Thatcher’s London was a rough place for those on the margins, however. Although she’d just been re-elected for a third term when I first arrived there, anger over unemployment and her decision to increase taxes while also cutting back the safety net had left many simmering with rage. I spent many days wandering Hackney and Brixton talking to people squatting in Council flats and wondering if I could live like that if I moved there.

Thatcher’s London wasn’t a great place for gay men and lesbians, either.

Coming to London as an out queer was not as easy as I had expected. I had thought the level of sophistication in that international city would mean acceptance, but I arrived just as Thatcher’s darkest, most homophobic hours were coming to the fore. At the Conservative Party conference in 1987 Thatcher said, “Children who need to be taught to respect traditional moral values are being taught that they have an inalienable right to be gay.”

It was the first volley in what would become a vicious nationwide fight that queers would lose. A children’s picture book, Jenny Lives with Eric and Martin, the first children’s book to address homosexuality, started the controversy. The book had been published in England in 1983, but in 1987 newspapers reported that a copy of the book was in the library of the Labor-controlled Inner London Education Authority, pitting Labor against Thatcher’s Tories.

This information ginned up anti-gay sentiment that was already simmering due to AIDS.

It prompted Thatcher’s comment and led to the passage of Section 28 of the Local Government Act of 1988 after a long and bitter fight.

Section 28 stated that a local authority “shall not intentionally promote homosexuality or publish material with the intention of promoting homosexuality” and “promote the teaching in any maintained school of the acceptability of homosexuality as a pretended family relationship.”

Pretended family relationship.

The little gay picture book is innocuous, of course. Yet as soon as that one copy hit the library, Thatcher suggested that it was being used to inculcate schoolchildren with homosexuality. Jenny Lives with Eric and Martin was the pivot in Thatcher’s homophobic administration. (Ironically, as a member of Parliament 20 years earlier, she had voted to decriminalize homosexuality–one of a very few Conservatives to do so. And at a time when it was highly controversial and iconoclastic to do so.)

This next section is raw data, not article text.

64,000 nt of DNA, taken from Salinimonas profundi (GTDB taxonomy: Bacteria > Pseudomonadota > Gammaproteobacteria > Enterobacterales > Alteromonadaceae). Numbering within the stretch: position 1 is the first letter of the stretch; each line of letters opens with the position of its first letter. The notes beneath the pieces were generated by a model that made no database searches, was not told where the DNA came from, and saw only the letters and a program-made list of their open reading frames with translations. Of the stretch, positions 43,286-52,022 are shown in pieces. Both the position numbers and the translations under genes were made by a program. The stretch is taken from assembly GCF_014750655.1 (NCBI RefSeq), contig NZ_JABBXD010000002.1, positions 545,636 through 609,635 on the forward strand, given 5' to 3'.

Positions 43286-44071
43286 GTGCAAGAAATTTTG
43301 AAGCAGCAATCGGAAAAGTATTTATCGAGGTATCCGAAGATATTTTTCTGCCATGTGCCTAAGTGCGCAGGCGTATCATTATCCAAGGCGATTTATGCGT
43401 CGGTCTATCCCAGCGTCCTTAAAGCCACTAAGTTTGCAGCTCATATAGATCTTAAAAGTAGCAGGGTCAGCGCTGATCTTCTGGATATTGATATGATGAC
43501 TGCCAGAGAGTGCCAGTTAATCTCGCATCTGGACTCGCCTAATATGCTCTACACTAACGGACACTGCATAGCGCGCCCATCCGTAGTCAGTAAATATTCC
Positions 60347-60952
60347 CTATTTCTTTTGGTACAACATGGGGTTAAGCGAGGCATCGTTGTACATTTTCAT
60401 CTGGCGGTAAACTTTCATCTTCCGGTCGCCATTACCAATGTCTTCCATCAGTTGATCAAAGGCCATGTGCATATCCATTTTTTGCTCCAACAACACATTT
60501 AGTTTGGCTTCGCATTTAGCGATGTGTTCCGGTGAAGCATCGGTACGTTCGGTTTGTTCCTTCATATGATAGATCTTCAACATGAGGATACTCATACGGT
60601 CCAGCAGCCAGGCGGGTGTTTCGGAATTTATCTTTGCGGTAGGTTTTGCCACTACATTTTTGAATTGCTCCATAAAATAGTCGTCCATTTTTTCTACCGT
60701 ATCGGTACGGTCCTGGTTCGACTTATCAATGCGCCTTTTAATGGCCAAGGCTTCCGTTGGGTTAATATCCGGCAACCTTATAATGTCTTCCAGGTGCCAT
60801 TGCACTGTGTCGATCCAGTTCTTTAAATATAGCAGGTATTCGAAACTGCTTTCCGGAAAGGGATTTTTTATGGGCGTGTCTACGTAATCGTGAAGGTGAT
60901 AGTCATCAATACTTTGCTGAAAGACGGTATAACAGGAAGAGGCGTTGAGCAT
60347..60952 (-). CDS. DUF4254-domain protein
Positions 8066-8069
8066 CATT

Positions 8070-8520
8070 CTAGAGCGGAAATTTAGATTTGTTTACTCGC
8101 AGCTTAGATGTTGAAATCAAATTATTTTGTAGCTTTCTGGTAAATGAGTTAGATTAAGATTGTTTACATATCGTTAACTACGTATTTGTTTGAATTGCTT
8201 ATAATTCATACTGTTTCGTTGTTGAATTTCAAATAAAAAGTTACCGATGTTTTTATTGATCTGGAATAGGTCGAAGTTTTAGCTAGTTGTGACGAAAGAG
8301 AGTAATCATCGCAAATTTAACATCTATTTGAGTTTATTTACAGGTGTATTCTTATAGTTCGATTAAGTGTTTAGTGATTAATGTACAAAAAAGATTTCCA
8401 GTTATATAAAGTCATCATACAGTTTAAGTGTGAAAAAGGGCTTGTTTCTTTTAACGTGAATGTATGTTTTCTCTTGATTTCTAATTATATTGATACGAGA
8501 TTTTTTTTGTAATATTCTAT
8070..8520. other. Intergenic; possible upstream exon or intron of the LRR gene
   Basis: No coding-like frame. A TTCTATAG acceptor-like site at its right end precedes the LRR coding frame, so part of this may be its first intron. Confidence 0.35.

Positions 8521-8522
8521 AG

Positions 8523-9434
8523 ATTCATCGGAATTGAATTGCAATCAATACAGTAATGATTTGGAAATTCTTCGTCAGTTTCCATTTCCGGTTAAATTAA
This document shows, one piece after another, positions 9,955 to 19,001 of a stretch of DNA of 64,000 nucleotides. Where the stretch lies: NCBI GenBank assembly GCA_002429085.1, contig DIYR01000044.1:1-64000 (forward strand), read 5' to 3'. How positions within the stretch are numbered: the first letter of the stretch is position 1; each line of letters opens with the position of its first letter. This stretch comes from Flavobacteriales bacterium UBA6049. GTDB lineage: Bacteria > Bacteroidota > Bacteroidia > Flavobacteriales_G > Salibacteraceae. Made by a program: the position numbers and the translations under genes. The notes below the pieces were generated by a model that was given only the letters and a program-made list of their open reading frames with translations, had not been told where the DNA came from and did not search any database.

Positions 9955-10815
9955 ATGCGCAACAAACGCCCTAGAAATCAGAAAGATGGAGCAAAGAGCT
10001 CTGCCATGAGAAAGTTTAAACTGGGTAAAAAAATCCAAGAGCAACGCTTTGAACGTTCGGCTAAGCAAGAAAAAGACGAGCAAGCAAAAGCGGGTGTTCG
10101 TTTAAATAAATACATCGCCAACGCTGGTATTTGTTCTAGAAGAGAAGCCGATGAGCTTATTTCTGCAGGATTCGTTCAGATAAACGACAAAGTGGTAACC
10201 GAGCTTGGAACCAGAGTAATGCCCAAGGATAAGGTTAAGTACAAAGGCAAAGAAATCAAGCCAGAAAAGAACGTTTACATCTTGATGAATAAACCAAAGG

Like her companion in conservative policy, Ronald Reagan, Thatcher was bad on AIDS when it most mattered. Although the numbers were lower than those of the U.S., the AIDS crisis had hit London hard. By the late 80s, AIDS was feared in the U.K. the way it was in the U.S. Discrimination and censure were on the rise.

And yet Thatcher’s London was dichotomous: Rabidly homophobic, even as queer culture seemed to be all around.

Gay writer Emlyn Williams died a month after I arrived. Stephen Frears had just directed a film of John Lahr’s book, Prick Up Your Ears, about playwright Joe Orton and his lover (and killer) Kenneth Halliwell. The intensely sexual screenplay had been written by gay playwright Alan Bennett. Peter Ackroyd had just published his novel Oscar Wilde and Chatterton would be published in quick–and queer–succession. Writer and filmmaker Derek Jarman was about to premiere Last of England, a brutal critique of the Thatcher government with England as a ruined nation.

A year earlier Jarman had been diagnosed with AIDS and was among the first to speak out about the disease publicly and write about it. Jarman was a founder of the New Queer Cinema in England and a long-time critic of Thatcher’s who after Thatcher was ousted, wrote “On December 22, 1986, finding I was body positive, I set myself a target: I would disclose my secret and survive Margaret Thatcher. I have.”

Sir Ian McKellen was also spurred into action by Thatcher’s homophobic turn, forming a group of gay writers, actors and artists called “Section 28/The Arts Lobby.” McKellen wrote that he saw Section 28 as an attack on art as well as homosexuals.